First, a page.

It took me forever to wind up the gear, no real mental or physical focus, just slogging at the pedals, trying to turn them over. I overgeared a lot, partially because it's hard to break a tire loose when overgeared (just like in a car in the snow - less peak power means less chance of breaking tires loose), partially because I automatically shifted up when I jumped and I didn't jump all that hard, didn't jump from a fast speed, but I still shifted into the 13 or 12 or something.

Committed to this big gear, I slogged away along the edge of the road, the wood fence, and no one seemed to be coming up on my side. Like I said, it was hard to jump hard, and in a long curve, on just-moistened roads, it's almost impossible to put down that insane jump power required to stomp the competition into the ground.

I led all the way to the line, one guy almost catching me, his wider line giving him more speed, but at the same time requiring him to go further. The tradeoff bought him close, but my shorter, slower line got me there first. I think.

I don't know how many guys were in front, 4 or 5 or something, but to lead out the sprint and win it, that was good.

Afterwards I had a small surprise and a pleasant little chat, one I'll detail later. Then we went out for some good food, good company.

Racing with friends is fun. Racing with sensible people is fun. Racing with riders who are riding at your level is fun.

Racing tonight, therefore, was fun.

Can't wait till next week.

3 comments:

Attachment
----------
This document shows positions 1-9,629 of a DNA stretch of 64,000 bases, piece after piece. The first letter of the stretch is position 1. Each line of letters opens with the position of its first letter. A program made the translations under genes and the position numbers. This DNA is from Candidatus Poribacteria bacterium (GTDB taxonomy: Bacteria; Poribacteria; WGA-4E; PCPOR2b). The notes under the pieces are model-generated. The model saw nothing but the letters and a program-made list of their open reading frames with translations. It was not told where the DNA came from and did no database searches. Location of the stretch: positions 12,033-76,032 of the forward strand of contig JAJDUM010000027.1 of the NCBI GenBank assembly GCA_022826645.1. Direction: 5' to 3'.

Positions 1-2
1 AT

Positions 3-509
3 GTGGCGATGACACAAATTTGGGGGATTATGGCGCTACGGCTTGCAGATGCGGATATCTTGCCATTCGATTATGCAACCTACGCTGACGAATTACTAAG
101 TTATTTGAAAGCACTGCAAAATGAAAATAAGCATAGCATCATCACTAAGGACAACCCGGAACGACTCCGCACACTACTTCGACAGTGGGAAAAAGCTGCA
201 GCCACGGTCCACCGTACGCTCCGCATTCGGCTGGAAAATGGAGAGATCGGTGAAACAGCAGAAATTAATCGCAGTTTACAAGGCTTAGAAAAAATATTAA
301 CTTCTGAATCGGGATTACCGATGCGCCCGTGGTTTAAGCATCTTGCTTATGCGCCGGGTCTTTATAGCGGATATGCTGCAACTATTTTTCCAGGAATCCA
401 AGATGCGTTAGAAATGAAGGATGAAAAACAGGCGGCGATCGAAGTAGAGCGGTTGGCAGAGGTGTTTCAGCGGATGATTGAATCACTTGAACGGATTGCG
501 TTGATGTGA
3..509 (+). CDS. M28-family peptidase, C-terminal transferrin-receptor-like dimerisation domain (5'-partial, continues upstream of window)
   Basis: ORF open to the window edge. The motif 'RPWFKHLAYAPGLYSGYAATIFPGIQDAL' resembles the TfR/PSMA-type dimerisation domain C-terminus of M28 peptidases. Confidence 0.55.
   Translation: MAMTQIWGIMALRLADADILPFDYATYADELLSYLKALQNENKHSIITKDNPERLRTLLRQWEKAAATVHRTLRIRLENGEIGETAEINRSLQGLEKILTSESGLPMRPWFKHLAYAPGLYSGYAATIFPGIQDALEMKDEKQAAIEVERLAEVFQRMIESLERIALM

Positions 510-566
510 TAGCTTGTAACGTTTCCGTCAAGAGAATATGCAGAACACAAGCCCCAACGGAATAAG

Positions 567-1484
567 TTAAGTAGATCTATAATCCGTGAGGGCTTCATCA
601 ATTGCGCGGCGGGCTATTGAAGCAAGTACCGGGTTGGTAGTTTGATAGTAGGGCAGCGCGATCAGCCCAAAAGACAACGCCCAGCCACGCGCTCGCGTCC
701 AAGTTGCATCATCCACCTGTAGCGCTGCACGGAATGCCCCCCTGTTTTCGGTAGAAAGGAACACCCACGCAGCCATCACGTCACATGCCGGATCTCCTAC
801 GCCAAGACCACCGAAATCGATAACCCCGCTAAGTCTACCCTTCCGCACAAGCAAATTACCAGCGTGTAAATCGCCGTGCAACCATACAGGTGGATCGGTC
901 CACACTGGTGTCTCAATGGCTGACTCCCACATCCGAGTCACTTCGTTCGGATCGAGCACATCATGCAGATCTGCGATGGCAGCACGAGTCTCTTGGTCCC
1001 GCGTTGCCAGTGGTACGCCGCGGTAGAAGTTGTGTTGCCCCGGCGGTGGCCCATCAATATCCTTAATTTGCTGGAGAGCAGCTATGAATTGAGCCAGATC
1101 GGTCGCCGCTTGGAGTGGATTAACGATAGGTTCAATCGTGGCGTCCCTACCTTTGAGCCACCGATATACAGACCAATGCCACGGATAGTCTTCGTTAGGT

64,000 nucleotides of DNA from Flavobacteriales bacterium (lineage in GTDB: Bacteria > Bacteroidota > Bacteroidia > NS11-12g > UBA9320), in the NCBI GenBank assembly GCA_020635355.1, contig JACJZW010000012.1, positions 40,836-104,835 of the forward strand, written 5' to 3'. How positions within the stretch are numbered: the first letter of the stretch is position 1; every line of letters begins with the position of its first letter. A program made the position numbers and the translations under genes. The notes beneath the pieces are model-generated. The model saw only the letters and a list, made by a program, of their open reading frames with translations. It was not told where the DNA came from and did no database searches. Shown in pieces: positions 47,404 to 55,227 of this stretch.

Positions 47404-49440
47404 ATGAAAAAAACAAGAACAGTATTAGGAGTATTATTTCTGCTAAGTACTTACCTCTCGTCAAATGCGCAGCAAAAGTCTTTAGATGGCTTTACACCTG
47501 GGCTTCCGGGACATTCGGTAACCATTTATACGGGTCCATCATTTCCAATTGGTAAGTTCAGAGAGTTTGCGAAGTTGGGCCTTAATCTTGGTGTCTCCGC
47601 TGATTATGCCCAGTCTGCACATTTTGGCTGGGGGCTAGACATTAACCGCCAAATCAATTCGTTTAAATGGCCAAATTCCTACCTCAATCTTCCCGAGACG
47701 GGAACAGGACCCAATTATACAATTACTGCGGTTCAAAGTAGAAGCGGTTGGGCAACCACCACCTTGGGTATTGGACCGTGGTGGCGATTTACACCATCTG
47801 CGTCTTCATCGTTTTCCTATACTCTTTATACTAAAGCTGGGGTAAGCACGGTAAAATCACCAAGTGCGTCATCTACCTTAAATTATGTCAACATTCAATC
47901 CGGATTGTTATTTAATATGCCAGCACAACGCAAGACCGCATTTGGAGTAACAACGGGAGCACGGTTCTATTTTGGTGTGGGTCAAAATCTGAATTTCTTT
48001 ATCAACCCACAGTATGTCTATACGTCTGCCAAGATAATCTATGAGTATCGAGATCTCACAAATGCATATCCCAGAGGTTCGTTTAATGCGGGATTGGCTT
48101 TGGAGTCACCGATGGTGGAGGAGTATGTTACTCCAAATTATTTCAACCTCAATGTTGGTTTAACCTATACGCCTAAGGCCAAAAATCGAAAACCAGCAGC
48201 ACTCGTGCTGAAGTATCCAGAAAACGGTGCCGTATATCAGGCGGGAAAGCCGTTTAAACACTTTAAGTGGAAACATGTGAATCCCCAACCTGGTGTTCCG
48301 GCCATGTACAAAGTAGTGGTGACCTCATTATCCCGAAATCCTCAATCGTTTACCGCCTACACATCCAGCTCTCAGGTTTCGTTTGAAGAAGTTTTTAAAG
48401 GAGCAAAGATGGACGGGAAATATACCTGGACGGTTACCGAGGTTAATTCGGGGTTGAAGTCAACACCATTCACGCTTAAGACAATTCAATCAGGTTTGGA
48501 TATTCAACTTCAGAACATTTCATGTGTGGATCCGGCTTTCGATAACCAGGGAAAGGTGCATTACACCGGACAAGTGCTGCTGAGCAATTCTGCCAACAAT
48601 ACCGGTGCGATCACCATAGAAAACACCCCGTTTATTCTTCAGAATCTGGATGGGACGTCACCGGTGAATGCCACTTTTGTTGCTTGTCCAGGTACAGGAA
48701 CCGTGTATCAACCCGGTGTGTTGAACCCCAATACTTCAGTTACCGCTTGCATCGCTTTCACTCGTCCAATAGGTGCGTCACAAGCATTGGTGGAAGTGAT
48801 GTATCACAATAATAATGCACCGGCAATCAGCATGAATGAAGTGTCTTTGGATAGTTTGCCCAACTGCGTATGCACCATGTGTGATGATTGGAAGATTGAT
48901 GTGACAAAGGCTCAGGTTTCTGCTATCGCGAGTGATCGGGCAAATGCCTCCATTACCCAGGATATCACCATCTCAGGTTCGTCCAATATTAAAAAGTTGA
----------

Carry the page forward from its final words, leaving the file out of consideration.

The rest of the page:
Rishabh said...

Dude!
We were all standing at the start finish line when we saw you go on a break.

It went something like this:

"Is that Aki in a break?"
"Nahh"
"Oh wait, holy crap it is!"
"Someone get the freaking cameras!!!"

Hilarious. Good job out there. I had to get a ride home so I didn't get a chance to watch, but it looked like you were having a blast.

I got my first bonafide leadout and got a prime with that. It was awesome.

I ended up clawing my way to second in the sprint for the race. Pitiful sprint, but I went on the inside and was shielded a bit.

Aki said...

lol. I thought everyone would just follow me, but nooo, they wanted to watch me work. At least the field was friendly when I got caught, no super-vicious counterattacks to drop me.

Good job on your sprinting, prime and finish. I haven't looked at downloaded data but I have a feeling that the sprint wasn't easy, just one of those demoralizing sloggers of a sprint.

Leadouts are good and bad. Good for help, bad for all the pressure they give you to perform. For me, if someone that doesn't know me well leads me out, many times the leadout guy/s will drop me inadvertently.

Rishabh said...

Haha, actually I didn't even break 900 watts for 10 seconds in the final sprint. It was like 800 watts for 12 seconds, which is a little funny.

Same thing happened at the ninigret race. I was tired at the end so I picked the shielded side to sprint up and still managed to finish in the money even though I had no real kick.

These training crits are good for the endurance stuff!